The following projects sort under the Research Division Directorate.
Since 2001 the Global Biodiversity Information Facility has created an international research infrastructure which serves researchers, authorities and the general public with information from the vast amount of data kept in museum databases, libraries and observational datasets over the Internet (https://gbif.org).
A large number of nations and organisations contribute to this network, and located at the Swedish Museum of Natural History, the Swedish national node GBIF-Sweden collaborates within the worldwide Biodiversity informatics community in aggregating data and by developing systems for presentation, visualization and analysis of biodiversity data.
From 2018, the natural history museum in Stockholm also hosts a new national research infrastructure, Biodiversity Atlas Sweden (https://bioatlas.se), which combines a number of related activities (including GBIF-Sweden) under a single heading.
Group on Earth Observations Biodiversity Observation Network was initiated in order to enable wise decisions centred upon sustainable human use of the natural resources.
By lending access to coordinated information from biological observations, and by building tools for analysis of the huge amount of biodiversity and geophysics data now available GEO BON will contribute to the informed valuation of ecosystem services and the establishment of Essential Biodiversity Values (EBVs).
The Swedish GBIF node has entered the role of observer in GEO BON, aiming to contribute by forwarding information from Swedish data sources.
The Swedish museum of Natural History participates in the United Nations Environmental Programme (UNEP) by co-authoring regularly launched reports on the state of the environment in global context. All such reports including the most recent text GEO-6 are available at http://web.unep.org/geo/.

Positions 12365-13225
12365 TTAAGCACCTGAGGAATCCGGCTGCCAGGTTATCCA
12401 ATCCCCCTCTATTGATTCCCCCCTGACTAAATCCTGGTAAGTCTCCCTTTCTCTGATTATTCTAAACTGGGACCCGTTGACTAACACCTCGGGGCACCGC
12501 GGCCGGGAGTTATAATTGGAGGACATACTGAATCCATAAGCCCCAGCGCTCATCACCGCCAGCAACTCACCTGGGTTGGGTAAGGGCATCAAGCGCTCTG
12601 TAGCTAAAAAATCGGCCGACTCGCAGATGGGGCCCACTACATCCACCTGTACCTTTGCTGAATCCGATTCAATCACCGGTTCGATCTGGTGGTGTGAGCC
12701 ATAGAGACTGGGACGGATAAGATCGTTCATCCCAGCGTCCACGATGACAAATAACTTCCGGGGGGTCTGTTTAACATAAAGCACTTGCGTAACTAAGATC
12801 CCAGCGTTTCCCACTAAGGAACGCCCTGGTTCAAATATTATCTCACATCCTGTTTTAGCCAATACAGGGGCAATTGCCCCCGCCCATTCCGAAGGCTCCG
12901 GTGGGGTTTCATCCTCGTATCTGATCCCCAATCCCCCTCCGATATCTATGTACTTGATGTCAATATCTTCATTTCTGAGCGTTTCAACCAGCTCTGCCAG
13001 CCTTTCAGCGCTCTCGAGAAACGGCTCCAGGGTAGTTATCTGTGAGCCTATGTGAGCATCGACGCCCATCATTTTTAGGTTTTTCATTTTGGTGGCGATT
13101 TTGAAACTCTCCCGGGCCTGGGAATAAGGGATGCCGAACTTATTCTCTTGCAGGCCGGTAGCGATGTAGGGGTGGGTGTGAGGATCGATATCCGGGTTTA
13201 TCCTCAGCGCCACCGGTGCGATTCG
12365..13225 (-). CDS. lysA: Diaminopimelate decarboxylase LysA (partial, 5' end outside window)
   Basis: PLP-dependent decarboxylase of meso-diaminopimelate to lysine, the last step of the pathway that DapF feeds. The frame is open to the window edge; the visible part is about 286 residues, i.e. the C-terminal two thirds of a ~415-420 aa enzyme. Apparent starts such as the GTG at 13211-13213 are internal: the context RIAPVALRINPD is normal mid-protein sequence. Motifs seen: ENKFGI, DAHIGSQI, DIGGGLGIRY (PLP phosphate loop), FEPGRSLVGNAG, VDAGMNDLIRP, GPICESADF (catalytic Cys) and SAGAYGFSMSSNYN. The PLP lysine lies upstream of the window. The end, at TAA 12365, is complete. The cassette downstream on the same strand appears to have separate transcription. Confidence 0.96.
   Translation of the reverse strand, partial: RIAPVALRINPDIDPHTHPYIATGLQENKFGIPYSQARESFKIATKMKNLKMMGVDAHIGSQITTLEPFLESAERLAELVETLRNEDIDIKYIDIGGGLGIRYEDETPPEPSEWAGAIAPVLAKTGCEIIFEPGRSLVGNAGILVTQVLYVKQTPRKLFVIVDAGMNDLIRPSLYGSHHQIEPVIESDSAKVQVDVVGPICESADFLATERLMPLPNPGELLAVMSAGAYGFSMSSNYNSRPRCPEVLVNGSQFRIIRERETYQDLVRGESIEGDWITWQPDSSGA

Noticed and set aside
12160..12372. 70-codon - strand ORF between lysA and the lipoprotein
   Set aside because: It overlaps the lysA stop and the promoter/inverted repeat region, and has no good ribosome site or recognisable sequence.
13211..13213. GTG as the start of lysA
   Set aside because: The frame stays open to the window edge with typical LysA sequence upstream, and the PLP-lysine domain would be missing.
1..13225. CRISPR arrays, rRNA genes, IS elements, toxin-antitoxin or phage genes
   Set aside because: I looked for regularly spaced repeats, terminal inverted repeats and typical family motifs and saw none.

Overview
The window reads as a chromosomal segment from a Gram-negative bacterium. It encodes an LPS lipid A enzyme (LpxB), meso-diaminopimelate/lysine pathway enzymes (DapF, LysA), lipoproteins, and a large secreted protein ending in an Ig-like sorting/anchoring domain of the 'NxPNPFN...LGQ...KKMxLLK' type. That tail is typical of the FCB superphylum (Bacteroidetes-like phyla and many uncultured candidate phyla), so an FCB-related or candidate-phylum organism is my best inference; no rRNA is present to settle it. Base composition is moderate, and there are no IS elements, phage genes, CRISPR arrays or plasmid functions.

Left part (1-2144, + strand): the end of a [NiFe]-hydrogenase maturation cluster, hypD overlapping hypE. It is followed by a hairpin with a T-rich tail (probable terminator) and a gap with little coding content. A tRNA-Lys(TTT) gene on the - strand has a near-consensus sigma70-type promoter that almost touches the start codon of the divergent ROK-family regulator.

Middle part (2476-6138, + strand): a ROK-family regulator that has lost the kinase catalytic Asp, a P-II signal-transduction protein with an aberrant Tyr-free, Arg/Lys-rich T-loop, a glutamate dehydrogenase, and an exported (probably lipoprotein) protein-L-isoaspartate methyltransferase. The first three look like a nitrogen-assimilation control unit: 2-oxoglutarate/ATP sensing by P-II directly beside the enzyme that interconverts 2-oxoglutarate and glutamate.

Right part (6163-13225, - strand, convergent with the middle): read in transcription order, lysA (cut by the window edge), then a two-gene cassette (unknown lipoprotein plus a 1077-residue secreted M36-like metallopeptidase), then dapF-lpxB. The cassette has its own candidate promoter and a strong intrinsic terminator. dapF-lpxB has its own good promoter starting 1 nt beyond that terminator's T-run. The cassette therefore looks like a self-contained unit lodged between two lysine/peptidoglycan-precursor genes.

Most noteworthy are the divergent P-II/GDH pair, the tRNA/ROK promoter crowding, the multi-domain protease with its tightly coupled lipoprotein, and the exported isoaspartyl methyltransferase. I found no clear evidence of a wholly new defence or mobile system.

In SYNTHESYS the major European Natural History institutions joined to create an integrated resource for researchers in the natural sciences in Europe and globally. The participating organizations, including the Swedish Museum of Natural History, host together more than half of the world’s natural history specimens.
The goals of this unique collaboration are to improve the collections’ management and maintenance in the long term, to enhance their accessibility, and to improve the use of collections and data stored with them in research.
From 2014 to 2017, SYNTHESYS has received European Commission funding. Currently the consortium works on developing a follow-up program.
Read more on SYNTHESYS http://www.synthesys.info/
DiSSCo is a new pan-European Research Infrastructure initiative assembling more than 110 Natural History institutions from 21 European countries. It is built on top of CETAF (Consortium of European Taxonomic Facilities; https://www.cetaf.org/) the European network of natural sciences collections-based institutions, and widens the collaborations established during 13 years of SYNTHESYS.
DiSSCo’s mission is mobilize, unify and deliver bio- and geo-diversity information retrieved from natural science collections for the use by scientific communities and the society. Collection data contribute to solve scientific questions, to support innovations, and to tackle societal challenges.
Read more on DiSSCo (http://www.dissco.eu/)
Fishbase is the is the world’s largest encyclopedia about fish, providing curated information about all fishes, available for free online.
Fishbase is developed and maintained by a global consortium consisting of twelve museums and research institutions, among them the Swedish Museum of Natural History.
In Fishbase http://fishbase.se you can find more than 55 000 images fishes, distribution maps, biological information and much more for the more than 33 000 known species of fishes.
Since January 2018 the the NordSIM laboratory is merged with Vegacenter under the name NordSIM-Vegacenter. The joint Swedish national facility is funded by Vetenskapsrådet and Naturhistoriska riksmuseet.
The NordSIM-laboratory is located at the Department of Geosciences at the Swedish Museum of Natural History in Stockholm. It is based around a Cameca 1280 ion microprobe, an advanced mass spectrometer which allows direct in situ measurement of isotopic and elemental composition in selected micrometer sized areas of a sample.
The Vegacenter is based around two inductively coupled plasma mass spectrometers (ICP-MS) that can be connected to a laser ablation (LA) system for microsampling. In addition, the facility is equipped with a gas chromatograph for compound-specific isotope analysis (CSIA).
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The Euraxess portal features links to 200 service centers in 35 European countries. Here visiting scientists can find information about research opportunities and practicalities of living conditions in different countries.